Millennials have been shaping the tech industry over the past decade, with the last of this generation now holding a permanent foothold in the workforce and thus hold a lot of disposable income. Despite “the end of physical retail” being predicted at least once a year since Amazon became a household name, we still have brick-and-mortar retail spaces fighting to keep transactions physical and local by embracing technology and making shopping something young people look forward to.
But how? By making retail experiential, seductive and memorable.
Millennials crave more experiences, based from Eventbrite’s research and 69% suffered from Fear Of Missing Out (FOMO) due to massive social media posting of events. If retailers can capitalise shifting their focus to hosting experiences which can be shared, they'll find a market waiting for them.
What seems like a massive leap from what the traditional retailer’s activities has actually been practiced for years. We have been sampling tasters in the food aisle in grocery stores for years, effectively experiencing a brand in a retail environment, coming away with a sense of pleasant surprise.
It’s a scaled-down example, but if you took a bigger retail space, threw in a retailer’s own brand of goods and then gave out more samples with an encouraging hashtag - suddenly, you have interested customers and a way to track interest in the product via the hashtag.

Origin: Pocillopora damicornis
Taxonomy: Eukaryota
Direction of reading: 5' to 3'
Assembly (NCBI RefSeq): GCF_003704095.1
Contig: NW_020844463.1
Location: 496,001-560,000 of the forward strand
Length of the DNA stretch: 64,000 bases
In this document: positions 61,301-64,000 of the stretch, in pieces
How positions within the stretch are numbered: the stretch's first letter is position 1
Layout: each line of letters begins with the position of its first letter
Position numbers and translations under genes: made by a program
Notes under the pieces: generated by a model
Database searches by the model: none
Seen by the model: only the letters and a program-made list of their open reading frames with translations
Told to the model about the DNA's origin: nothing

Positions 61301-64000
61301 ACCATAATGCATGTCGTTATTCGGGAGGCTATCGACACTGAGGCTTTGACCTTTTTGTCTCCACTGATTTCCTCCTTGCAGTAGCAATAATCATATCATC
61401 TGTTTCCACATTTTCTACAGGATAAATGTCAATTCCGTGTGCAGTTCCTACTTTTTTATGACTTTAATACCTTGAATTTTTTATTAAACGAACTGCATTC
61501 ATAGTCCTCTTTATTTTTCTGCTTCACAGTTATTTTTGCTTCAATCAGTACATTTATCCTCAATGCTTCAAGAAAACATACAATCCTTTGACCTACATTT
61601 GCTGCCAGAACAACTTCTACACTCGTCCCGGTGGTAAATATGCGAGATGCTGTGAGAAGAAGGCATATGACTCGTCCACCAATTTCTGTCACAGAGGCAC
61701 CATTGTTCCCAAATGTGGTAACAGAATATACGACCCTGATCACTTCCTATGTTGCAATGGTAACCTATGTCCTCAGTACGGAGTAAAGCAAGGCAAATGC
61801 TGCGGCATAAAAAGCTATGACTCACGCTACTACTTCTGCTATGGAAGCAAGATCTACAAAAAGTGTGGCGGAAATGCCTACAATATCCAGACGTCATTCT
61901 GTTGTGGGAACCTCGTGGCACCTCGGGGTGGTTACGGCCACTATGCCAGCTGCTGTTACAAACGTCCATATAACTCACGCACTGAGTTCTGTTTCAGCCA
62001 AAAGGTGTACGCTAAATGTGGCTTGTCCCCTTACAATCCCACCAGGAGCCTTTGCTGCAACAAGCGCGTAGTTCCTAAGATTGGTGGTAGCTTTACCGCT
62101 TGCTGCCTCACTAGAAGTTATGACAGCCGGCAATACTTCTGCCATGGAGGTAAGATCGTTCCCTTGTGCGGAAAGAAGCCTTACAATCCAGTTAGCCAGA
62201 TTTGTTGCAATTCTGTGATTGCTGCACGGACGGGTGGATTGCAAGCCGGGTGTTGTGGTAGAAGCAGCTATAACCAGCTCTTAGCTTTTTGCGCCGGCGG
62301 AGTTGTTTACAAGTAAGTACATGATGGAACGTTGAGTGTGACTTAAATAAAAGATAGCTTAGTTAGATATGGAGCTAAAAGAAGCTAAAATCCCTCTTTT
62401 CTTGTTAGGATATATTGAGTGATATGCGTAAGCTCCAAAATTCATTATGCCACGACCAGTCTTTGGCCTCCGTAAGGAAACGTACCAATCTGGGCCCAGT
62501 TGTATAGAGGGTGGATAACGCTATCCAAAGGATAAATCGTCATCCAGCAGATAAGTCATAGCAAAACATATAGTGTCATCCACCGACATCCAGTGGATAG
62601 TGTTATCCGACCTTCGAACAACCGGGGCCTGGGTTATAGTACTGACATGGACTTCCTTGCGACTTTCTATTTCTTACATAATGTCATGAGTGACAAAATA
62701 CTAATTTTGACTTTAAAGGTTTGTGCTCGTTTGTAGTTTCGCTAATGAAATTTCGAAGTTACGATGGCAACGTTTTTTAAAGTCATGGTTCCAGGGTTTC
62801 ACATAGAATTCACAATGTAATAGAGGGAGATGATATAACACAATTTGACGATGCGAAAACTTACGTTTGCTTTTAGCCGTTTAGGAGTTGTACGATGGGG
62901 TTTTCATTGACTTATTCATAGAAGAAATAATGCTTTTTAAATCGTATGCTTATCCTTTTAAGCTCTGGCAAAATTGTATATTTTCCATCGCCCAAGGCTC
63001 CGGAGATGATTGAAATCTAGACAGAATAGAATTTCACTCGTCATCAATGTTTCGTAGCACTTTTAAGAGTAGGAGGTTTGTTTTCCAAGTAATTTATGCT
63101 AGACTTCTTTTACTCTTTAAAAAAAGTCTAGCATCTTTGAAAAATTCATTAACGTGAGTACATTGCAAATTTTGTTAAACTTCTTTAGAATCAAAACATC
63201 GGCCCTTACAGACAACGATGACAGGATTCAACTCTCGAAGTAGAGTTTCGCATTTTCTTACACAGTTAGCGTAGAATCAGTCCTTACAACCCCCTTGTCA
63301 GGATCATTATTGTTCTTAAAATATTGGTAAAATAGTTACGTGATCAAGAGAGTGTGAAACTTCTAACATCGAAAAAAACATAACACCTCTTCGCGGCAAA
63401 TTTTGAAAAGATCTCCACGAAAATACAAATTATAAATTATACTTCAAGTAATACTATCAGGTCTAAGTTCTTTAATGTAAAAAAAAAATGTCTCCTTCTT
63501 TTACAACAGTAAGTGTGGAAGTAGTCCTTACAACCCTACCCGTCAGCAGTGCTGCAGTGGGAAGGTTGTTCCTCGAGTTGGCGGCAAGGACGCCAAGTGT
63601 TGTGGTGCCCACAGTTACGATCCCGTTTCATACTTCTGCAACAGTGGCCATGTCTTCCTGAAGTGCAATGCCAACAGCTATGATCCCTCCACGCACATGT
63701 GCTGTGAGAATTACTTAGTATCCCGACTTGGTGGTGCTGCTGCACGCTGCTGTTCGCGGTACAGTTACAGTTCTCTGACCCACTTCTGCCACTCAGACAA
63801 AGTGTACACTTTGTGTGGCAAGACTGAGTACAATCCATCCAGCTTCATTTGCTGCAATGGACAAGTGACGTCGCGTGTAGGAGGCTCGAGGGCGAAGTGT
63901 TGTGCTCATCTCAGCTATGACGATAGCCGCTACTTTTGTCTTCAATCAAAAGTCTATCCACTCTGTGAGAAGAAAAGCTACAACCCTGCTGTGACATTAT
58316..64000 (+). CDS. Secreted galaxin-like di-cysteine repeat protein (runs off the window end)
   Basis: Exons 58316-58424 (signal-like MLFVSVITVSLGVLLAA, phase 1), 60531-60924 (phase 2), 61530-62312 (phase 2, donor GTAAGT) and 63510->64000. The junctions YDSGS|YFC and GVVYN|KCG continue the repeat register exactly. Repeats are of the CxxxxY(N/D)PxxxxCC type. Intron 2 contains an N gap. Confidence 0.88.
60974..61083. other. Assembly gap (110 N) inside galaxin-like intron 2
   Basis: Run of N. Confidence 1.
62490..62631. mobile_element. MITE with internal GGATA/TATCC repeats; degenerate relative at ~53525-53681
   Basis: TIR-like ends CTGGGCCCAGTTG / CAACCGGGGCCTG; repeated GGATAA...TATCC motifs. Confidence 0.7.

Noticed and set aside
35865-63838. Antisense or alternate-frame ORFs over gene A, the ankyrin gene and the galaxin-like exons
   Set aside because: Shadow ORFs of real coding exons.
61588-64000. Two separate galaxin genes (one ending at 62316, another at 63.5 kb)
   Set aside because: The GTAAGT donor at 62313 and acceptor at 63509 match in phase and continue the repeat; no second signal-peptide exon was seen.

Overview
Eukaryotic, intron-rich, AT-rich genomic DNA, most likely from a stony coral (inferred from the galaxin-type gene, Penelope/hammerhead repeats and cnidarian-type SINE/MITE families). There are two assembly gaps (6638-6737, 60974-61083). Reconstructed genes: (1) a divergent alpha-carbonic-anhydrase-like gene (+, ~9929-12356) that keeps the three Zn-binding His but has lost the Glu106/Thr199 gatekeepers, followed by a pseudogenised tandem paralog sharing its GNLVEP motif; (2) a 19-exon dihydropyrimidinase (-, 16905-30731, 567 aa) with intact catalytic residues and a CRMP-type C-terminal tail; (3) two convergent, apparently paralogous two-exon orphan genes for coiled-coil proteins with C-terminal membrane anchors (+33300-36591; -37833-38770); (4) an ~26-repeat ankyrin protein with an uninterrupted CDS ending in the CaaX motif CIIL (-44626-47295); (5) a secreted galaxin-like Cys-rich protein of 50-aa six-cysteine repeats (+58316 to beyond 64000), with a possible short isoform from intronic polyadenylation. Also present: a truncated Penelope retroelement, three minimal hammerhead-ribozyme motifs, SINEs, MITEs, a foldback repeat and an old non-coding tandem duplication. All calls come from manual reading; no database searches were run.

It’s a general scenario but it’s a simple example of experiential retail in action that can capture the millennial market's attention.
As per Accenture, Millennials “demand a customer-centric shopping experience—one tailored to their wants and needs as valued customers”. Jen Musgreave of Rapp knows that loyalty programmes are a big draw as they reward customers for consistently shopping; “What did they buy last time; did they use the discount voucher; have they tailored their preferences?”. It does sound obvious, but knowing the customer makes it a lot easier to create a retail experience you know that will capture their attention - like BooHoo’s first pop-up shop in the USA. The US clothing market is saturated with brands, so BooHoo made a showroom for customers to post their outfits online. From this, BooHoo were able to find what worked and what didn’t work via the amount of likes and interactions each outfit received - this then informed their next steps in the US retail market, so experiential retail gave BooHoo vital information on their customers, the wider market and which products would potentially sell well.
The shift to keep Millennial consumers satisfied is now in full swing and if you haven’t started to move to experiential retail, the sooner you do, the better. If this brilliant article hasn’t convinced you, Popertee has thousands of spaces on popertee.ai for your business to try an experiential event with a pop-up space, with smart location data to help you track your perfect audience.